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The Journal of Adhesive Dentistry

Edited by Prof. Dr. Roland Frankenberger, Prof. Bart Van Meerbeek

ISSN (print) 1461-5185 • ISSN (online) 1757-9988


July/August 2020
Volume 22 , Issue 4

Pages: 383391
DOI: 10.3290/j.jad.a44869
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Influence of Cleaning Methods on Resin Bonding to Contaminated Translucent 3Y-TZP ceramic

Eglal Al-Dobaei / Majed Al-Akhali / Oleksandr Polonskyi / Thomas Strunskus / Sebastian Wille / Matthias Kern

Purpose: To evaluate the influence of different cleaning methods on the resin bond strength to contaminated translucent 3Y-TZP ceramic.

Materials and Methods: A total of 133 airborne-particle abraded (0.1 MPa) zirconia specimens were divided into 7 groups. Uncontaminated zirconia specimens were either not cleaned (UN) or cleaned with cleaning paste (Ivoclean) (UP1). After contamination by saliva and blood immersion, zirconia specimens were cleaned using either distilled water rinsing (CW), 99% isopropanol in an ultrasonic bath (CI), cleaning paste according to manufacturer’s instructions (CP1), cleaning paste with additional rubbing (CP2), or additional airborne-particle abrasion at 0.1 MPa (CA). Three specimens from each group were examined by x-ray photoelectron spectroscopy (XPS). For each group, sixteen Plexiglas tubes filled with composite resin (Clearfil FII, Kuraray Noritake) were bonded to the zirconia specimens using a primer (Clearfil Ceramic Primer Plus, Kuraray Noritake) and luting composite (Panavia V5, Kuraray Noritake). Before measuring tensile bond strength, specimens were stored in distilled water for 3 or 150 days plus 37,500 thermal cycles.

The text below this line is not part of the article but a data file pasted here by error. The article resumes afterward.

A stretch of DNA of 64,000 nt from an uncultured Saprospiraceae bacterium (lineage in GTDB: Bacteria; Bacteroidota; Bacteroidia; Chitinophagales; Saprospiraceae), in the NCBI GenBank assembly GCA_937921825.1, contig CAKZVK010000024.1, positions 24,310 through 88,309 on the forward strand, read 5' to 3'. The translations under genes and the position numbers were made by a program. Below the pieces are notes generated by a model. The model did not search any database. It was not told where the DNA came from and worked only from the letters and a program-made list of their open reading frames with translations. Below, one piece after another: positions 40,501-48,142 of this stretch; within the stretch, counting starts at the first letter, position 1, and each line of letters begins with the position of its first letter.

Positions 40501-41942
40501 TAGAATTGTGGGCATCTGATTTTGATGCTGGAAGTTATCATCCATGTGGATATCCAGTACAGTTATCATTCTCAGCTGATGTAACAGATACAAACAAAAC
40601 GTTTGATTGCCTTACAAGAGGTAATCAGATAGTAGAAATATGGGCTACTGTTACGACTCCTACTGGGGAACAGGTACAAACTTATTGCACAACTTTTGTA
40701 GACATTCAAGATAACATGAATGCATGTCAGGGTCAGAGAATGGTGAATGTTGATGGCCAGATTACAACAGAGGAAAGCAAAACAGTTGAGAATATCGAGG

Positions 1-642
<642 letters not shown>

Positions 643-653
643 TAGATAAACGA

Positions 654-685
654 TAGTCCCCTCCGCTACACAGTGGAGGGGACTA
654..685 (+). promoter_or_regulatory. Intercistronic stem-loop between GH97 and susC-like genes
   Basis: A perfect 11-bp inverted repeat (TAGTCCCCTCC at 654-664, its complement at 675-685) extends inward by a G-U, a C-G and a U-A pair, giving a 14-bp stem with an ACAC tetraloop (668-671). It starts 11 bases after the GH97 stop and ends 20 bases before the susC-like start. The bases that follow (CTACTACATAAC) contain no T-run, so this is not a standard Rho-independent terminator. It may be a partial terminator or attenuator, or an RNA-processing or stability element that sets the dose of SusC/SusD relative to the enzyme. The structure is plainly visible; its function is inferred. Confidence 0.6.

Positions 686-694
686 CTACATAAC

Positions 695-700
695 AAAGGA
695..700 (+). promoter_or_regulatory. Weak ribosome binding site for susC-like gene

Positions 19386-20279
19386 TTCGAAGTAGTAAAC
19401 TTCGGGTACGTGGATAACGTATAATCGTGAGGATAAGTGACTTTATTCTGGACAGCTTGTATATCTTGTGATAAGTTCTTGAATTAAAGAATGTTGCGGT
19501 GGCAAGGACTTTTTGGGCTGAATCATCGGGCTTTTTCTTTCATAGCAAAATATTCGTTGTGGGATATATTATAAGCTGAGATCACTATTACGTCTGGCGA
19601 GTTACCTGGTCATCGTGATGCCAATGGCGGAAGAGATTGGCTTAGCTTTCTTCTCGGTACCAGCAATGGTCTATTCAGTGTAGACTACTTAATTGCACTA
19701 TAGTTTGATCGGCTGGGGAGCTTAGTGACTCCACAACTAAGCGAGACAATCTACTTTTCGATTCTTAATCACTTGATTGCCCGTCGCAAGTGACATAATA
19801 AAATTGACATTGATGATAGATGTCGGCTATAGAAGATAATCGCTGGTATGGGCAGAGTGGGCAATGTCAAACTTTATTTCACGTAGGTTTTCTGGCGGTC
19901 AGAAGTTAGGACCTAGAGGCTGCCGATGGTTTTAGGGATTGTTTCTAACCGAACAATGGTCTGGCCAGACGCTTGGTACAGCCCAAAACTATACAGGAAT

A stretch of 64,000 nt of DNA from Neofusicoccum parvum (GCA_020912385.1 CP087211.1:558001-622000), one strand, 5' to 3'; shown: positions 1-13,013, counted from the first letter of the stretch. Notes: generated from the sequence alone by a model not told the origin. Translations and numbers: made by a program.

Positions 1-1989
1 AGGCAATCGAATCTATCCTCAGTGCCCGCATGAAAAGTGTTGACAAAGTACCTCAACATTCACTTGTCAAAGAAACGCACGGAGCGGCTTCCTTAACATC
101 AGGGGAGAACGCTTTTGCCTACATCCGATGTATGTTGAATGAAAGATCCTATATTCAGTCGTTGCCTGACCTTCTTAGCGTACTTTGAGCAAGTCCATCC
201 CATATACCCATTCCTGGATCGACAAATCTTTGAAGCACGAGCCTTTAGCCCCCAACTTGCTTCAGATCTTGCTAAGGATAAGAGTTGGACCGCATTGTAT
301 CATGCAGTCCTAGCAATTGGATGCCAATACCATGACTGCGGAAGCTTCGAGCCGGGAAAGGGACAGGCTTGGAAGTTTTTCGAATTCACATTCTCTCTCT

Results: After 3 days, no group showed significantly different TBS compared to the control group UN (p > 0.05). However, groups CW and CI showed significantly lower TBS than all other groups after 150 days (p ≤ 0.05). XPS analysis revealed more organic residue on zirconia surfaces of groups CW and CI than on the other groups.

Conclusion: Cleaning with the cleaning paste and airborne-particle abrasion were effective in removing saliva and blood contamination and enhancing bond strength.

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